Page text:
Endangered Species? Retiring Midwest Snake Targeted for Conservation
A "docile, secretive" snake that "will try to escape rather than fight" people and other foes--that's how the U.S. Fish and Wildlife Service describes the Midwest's Eastern Massasauga Rattlesnake, which was recently proposed as a Threatened Species under the Endangered Species Act, by that agency.
The snake, which generally measures about two feet, has a small, thick body, head shaped like a heart, and vertical pupils. Several dark rings are on its tail, and it has gray-yellow rattles. They are found in unconcentrated locations in Michigan, Illinois, Indiana, Iowa, Minnesota, New York, Missouri, Ohio, Pennsylvania, Wisconsin and Ontario, Canada.
Its habitat is wetland and it has been declining since 1999, lost as a result of habitat reduction and being killed by people who fear it. "It's something that has been here longer than we have - we moved into their territory - and it would behoove us to make room for them," noted Chris Hoving, endangered species coordinator with the Michigan Department of Natural Resources Wildlife Division, on that agency's website.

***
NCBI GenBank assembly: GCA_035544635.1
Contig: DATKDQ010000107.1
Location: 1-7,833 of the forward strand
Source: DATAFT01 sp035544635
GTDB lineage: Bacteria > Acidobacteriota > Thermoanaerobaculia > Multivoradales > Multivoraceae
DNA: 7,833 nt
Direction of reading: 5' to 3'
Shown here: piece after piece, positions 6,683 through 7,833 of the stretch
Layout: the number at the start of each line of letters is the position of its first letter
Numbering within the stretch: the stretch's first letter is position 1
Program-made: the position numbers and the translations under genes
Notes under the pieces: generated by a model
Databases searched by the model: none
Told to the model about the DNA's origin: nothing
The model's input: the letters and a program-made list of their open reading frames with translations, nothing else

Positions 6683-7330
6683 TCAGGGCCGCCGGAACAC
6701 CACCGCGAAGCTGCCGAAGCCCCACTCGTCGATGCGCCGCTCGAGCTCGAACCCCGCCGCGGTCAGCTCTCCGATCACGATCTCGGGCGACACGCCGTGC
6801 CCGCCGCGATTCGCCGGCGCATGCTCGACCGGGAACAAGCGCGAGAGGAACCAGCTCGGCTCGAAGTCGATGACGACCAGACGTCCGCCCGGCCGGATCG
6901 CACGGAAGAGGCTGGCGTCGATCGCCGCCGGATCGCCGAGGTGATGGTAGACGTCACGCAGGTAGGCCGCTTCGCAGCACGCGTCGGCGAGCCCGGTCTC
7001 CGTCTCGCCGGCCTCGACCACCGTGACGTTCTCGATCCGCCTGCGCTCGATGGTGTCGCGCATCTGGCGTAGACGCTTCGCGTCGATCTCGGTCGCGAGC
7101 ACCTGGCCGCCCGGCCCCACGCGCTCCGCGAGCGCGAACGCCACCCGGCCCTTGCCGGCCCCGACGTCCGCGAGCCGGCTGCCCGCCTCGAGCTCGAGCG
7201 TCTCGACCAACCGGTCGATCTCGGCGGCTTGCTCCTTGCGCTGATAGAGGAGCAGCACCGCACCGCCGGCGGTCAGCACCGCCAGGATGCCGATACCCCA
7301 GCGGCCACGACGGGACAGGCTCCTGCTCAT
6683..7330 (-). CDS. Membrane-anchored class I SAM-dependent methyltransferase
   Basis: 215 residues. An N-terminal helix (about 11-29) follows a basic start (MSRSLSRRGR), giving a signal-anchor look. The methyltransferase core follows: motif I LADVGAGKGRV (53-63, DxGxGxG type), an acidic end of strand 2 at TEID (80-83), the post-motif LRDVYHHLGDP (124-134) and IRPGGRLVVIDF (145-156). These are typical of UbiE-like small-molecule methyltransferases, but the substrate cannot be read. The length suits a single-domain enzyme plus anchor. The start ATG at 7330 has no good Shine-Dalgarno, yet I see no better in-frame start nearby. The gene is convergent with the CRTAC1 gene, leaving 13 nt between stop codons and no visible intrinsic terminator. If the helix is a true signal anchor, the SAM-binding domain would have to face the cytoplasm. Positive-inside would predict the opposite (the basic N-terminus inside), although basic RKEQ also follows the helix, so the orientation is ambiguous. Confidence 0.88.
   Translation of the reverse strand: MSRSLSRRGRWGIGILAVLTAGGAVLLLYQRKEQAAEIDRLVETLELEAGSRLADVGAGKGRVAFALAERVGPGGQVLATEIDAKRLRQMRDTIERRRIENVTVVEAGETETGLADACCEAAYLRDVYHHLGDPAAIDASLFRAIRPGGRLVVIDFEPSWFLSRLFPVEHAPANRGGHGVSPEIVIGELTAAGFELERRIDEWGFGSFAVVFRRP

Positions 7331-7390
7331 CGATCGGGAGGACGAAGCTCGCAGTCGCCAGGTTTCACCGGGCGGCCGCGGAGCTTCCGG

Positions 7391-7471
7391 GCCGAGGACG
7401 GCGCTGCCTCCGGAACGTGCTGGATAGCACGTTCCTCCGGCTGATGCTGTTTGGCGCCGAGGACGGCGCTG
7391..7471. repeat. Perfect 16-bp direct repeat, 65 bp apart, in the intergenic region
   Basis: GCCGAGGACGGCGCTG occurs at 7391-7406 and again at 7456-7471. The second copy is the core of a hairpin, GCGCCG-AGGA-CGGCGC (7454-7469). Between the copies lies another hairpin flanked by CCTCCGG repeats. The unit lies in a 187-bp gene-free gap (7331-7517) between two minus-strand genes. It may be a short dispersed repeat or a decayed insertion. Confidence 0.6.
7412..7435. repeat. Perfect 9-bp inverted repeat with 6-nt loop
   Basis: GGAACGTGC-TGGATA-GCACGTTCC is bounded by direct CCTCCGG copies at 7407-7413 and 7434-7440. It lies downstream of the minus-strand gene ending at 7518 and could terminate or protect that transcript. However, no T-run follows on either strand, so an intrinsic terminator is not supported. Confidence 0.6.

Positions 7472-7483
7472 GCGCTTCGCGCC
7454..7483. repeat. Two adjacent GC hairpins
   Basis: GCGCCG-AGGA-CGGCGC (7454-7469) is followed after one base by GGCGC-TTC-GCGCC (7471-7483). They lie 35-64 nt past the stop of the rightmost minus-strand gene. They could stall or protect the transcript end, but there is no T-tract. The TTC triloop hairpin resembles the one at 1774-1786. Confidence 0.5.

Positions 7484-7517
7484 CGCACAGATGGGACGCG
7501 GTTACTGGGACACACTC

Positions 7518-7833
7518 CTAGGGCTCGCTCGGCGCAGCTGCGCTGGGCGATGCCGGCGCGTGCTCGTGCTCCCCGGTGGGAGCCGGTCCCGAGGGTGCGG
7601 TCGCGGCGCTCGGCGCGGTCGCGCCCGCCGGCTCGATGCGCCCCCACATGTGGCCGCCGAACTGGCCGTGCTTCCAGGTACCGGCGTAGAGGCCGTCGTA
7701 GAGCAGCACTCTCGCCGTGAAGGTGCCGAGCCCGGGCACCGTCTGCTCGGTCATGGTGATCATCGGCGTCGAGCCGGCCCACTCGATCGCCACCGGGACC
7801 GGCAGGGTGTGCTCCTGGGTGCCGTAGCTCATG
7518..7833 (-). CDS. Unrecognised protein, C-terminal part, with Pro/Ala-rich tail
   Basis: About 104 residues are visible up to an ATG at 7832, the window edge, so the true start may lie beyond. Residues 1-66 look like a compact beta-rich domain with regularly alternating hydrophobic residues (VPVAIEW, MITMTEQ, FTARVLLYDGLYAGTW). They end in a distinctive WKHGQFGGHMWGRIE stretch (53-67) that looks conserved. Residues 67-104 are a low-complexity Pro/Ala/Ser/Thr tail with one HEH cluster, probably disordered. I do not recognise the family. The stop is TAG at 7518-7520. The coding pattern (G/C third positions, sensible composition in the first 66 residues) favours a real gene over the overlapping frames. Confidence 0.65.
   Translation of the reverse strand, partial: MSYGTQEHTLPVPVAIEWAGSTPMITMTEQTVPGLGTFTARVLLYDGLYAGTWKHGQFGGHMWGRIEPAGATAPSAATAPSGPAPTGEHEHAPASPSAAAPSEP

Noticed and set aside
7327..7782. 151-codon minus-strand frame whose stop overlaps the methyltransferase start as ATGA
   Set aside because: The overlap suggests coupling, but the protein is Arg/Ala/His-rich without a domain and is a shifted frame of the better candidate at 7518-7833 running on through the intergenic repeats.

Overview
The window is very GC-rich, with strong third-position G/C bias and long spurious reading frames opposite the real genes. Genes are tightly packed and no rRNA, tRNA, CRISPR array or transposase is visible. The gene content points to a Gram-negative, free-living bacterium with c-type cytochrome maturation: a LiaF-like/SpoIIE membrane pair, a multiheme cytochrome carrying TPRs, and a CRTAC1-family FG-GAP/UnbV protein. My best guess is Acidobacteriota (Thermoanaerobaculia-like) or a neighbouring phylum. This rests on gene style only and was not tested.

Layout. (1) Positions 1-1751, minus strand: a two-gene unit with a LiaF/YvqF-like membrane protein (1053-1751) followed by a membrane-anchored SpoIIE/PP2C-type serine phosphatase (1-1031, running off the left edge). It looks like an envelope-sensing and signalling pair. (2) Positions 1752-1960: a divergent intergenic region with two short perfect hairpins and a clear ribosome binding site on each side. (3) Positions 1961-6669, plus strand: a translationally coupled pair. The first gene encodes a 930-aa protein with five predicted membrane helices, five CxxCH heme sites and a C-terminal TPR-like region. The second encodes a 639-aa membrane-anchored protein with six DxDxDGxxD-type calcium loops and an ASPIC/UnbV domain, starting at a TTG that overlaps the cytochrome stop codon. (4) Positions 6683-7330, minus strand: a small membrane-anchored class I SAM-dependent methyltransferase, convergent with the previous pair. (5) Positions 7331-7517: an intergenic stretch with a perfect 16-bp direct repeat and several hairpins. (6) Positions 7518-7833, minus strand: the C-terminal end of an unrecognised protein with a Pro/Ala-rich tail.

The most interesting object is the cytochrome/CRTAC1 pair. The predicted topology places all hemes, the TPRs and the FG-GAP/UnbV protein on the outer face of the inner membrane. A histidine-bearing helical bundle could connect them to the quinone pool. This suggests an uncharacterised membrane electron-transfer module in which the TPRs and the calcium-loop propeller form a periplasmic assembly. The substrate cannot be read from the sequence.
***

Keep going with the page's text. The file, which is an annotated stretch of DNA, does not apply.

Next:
Michigan is the only one of its habitat states on which it is not yet listed as endangered. Zookeepers and snake researchers from at least eight states (and Ontario) go to Michigan to find the snake and research it, as part of the Eastern Massasauga Species Survival Plan®.
Chicago's Lincoln Park Zoo also hosts a zoo-based breeding program of the snakes, spearheaded by state and federal wildlife agencies.
At present, the snake's historical populations are down by 30 percent. They eat mice and voles and sometimes frogs and other snakes, as the FWS release noted.
A 60-day period of comment will follow the FWS's proposal.
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